The Robarts Research Institute at The University of Western Ontario’s Schulich School of Medicine & Dentistry has been awarding this prestigious international prize to leading scientists since 1985. The award, which focused on stem cell research this year, will be presented to Jaenisch Nov. 21 at the J. Allyn Taylor International Prize in Medicine Symposium and Dinner.
Jaenisch is a pioneer in creating transgenic mice, leading to some important advances in understanding cancer, neurological /connective tissue diseases and developmental abnormalities. These mice have been used to explore basic questions such as the role of DNA modification, genomic imprinting, X-chromosome inactivation, nuclear cloning, and, most recently, the nature of stem cells. The Jaenisch laboratory has used therapeutic cloning and gene therapy to rescue mice having a genetic defect. Using a technique for turning skin cells into stem cells, these scientists have cured mice of sickle cell anemia, the first direct proof that these easily obtained cells can reverse an inherited disease.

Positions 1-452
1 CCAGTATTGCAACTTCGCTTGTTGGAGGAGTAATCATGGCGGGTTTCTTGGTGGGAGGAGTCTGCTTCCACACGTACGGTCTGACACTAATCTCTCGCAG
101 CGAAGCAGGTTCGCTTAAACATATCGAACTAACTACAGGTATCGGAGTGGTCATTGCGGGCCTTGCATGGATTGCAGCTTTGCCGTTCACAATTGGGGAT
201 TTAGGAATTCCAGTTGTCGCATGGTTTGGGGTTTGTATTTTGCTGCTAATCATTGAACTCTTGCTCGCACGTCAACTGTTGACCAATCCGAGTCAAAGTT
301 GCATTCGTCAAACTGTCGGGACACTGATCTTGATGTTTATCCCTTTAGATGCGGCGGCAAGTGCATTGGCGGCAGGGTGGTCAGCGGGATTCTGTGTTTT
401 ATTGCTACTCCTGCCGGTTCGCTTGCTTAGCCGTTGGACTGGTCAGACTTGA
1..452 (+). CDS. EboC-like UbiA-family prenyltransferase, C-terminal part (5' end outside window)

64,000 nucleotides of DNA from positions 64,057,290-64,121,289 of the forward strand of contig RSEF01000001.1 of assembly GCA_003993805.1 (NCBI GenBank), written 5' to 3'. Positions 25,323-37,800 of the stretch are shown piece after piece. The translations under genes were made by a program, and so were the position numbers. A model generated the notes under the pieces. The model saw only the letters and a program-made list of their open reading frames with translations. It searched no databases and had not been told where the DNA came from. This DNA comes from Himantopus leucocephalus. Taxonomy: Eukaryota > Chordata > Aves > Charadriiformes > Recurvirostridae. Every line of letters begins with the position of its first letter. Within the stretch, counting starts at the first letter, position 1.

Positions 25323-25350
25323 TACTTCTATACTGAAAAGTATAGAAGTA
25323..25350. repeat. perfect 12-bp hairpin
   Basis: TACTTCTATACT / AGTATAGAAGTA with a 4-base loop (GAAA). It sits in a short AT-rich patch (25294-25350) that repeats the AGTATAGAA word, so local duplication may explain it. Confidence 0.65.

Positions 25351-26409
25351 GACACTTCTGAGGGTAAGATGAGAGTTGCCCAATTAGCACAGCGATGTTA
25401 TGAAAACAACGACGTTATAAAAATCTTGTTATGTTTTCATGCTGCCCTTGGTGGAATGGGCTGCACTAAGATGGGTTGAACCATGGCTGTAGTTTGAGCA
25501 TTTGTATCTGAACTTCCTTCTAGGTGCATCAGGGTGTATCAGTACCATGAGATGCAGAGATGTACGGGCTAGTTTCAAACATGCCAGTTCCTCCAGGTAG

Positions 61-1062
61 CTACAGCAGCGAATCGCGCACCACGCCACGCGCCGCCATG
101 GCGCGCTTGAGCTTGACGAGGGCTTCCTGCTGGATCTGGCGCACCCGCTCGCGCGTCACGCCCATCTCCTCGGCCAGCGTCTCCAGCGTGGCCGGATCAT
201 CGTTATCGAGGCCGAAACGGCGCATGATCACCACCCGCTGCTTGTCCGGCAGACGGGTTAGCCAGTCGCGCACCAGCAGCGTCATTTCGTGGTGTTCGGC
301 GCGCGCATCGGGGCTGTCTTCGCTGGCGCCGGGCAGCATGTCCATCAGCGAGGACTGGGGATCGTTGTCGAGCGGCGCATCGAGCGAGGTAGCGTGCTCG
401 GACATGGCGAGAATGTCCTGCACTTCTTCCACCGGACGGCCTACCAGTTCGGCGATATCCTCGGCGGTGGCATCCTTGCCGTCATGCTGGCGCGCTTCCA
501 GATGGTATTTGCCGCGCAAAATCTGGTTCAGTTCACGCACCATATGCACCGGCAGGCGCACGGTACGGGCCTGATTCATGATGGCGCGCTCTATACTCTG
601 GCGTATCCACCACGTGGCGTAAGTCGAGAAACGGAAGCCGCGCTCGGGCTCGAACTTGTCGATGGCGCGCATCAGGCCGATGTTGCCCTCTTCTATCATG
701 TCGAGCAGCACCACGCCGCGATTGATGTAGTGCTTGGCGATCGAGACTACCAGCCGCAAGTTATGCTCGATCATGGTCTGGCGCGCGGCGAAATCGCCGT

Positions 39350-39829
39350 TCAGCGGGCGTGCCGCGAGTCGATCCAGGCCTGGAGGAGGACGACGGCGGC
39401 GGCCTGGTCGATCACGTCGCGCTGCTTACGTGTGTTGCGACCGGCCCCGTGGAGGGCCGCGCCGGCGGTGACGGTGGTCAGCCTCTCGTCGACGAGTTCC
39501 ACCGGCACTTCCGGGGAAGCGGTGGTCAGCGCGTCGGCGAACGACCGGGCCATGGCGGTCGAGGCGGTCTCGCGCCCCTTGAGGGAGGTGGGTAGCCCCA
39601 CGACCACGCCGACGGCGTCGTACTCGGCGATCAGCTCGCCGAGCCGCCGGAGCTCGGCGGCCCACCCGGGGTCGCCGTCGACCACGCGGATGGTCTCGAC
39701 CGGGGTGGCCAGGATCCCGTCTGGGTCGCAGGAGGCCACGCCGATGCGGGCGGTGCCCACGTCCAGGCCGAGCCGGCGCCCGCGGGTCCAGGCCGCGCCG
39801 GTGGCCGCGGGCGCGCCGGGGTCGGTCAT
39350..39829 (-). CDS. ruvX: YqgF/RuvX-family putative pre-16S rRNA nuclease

Supported by the Stiller Foundation, the Taylor Prize acknowledges the significant role J. Allyn Taylor, founding chair of the board at Robarts, played in the lives of the Stiller family, as well as his personal and professional commitment to integrity, dedication and distinction. The prize consists of a cash award and a medal bearing the likeness of J. Allyn Taylor.